Explore Gallup's research.
Americans agree that their government should take immediate action in a number of specific problem areas.
Increased polarization in the U.S., with deep antipathy toward those of the opposite political persuasion, has potentially negative long-term effects.
Americans have mixed views on the appropriate role of government in today's society, making this a key focus for candidate debate.
Donald Trump's consistently low approval ratings among blacks highlight the challenge he faces in attempting to improve on his 2016 black vote share.
New research on the effects of question wording supports the conclusion that a majority of about six in 10 Americans support an assault weapons ban.
Despite all the legislative and media coverage around impeachment, political science suggests Americans may get most of their information from each other.
Americans of all ages are now more likely to have no formal religion. This is strongest among millennials, though they grow more religious as they age.
Bernie Sanders' proposal to tax public companies whose CEO pay is much higher than the pay of their average worker fits well with U.S. public opinion.
Warren's plans to disrupt the way government works fit well with public opinion -- her plans to increase its role in solving problems, much less so.
The American public wants more, rather than less, federal government environmental regulation.
The job approval rating continues to provide a valuable way of summarizing a president's performance in a single measure.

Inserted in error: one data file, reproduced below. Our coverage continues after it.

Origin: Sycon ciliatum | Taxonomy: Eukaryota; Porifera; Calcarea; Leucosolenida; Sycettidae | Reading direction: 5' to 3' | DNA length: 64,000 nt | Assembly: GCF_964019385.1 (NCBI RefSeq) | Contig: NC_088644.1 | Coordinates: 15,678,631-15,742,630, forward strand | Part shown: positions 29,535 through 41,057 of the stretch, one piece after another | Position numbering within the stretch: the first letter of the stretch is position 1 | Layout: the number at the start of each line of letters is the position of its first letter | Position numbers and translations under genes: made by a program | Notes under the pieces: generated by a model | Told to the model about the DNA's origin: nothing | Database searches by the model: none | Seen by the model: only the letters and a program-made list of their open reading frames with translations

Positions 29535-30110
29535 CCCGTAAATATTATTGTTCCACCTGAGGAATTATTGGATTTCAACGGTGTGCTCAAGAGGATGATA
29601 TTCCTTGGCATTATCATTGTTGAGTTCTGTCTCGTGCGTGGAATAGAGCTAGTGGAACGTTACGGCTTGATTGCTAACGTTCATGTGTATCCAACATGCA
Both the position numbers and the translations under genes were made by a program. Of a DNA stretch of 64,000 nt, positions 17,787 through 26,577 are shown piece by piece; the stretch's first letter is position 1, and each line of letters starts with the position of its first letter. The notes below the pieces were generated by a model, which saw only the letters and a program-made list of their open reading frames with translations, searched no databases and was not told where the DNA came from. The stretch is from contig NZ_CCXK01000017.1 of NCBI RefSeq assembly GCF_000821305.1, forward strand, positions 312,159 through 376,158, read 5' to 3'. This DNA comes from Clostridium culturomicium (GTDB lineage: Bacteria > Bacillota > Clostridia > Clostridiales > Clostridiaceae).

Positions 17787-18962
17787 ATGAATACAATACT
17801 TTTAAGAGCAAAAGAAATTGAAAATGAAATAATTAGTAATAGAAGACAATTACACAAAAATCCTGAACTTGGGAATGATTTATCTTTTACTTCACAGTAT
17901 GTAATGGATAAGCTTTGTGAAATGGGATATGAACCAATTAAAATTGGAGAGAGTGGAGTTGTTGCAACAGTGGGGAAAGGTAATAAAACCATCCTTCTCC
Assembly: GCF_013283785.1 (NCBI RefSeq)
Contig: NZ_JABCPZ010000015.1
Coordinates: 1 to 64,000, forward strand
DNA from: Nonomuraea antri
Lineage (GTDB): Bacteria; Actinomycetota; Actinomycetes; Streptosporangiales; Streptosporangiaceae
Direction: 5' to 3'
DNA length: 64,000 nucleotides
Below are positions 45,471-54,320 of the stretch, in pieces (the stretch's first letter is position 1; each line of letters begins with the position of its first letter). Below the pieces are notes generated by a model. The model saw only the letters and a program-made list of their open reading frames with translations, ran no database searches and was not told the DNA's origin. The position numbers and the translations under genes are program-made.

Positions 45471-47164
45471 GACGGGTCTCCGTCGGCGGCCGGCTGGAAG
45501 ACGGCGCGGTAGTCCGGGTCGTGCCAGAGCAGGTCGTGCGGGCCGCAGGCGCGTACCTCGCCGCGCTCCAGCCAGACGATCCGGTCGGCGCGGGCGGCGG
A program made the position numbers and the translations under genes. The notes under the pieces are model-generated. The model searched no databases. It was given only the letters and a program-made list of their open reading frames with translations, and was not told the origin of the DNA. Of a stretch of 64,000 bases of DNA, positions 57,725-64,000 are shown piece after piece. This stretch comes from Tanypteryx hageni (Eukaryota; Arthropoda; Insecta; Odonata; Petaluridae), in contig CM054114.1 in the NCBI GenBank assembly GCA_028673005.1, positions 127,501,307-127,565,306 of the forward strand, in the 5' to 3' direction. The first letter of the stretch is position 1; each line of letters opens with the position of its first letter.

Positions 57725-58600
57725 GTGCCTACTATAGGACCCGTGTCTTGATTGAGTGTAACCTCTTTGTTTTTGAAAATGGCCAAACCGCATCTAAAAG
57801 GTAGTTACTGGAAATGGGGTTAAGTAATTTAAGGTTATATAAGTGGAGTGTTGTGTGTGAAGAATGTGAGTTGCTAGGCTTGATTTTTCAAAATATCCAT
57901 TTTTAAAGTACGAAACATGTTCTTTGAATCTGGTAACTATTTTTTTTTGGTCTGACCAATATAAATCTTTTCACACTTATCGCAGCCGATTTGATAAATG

American pride has become more of a partisan issue under the Trump presidency and could enter into the 2020 campaign.
American Jews remain both strongly Democratic in their political orientation and highly supportive of Israel.
Americans feel the government has too much power but appreciate services the government provides. The candidates have yet to address this paradox.
Highly religious Americans are less likely than others to drink alcohol and are more likely to view drinking as morally unacceptable.
Despite Democratic candidates' emphasis on inequality, there is little evidence it has become an increasingly important concern for Americans.
Americans' generally positive views of the U.S. economy are posing a challenge to Democratic presidential candidates.
Declining confidence in organized religion likely reflects many factors, including clergy scandals and the religion-politics connection.
With the U.S. economy less concerning to Americans under Trump, anxiety about pocketbook issues could be a bigger factor than usual in their vote.
How do recent criticisms of Joe Biden's support for busing and his cooperation with segregationist senators in the 1970s fit with public opinion?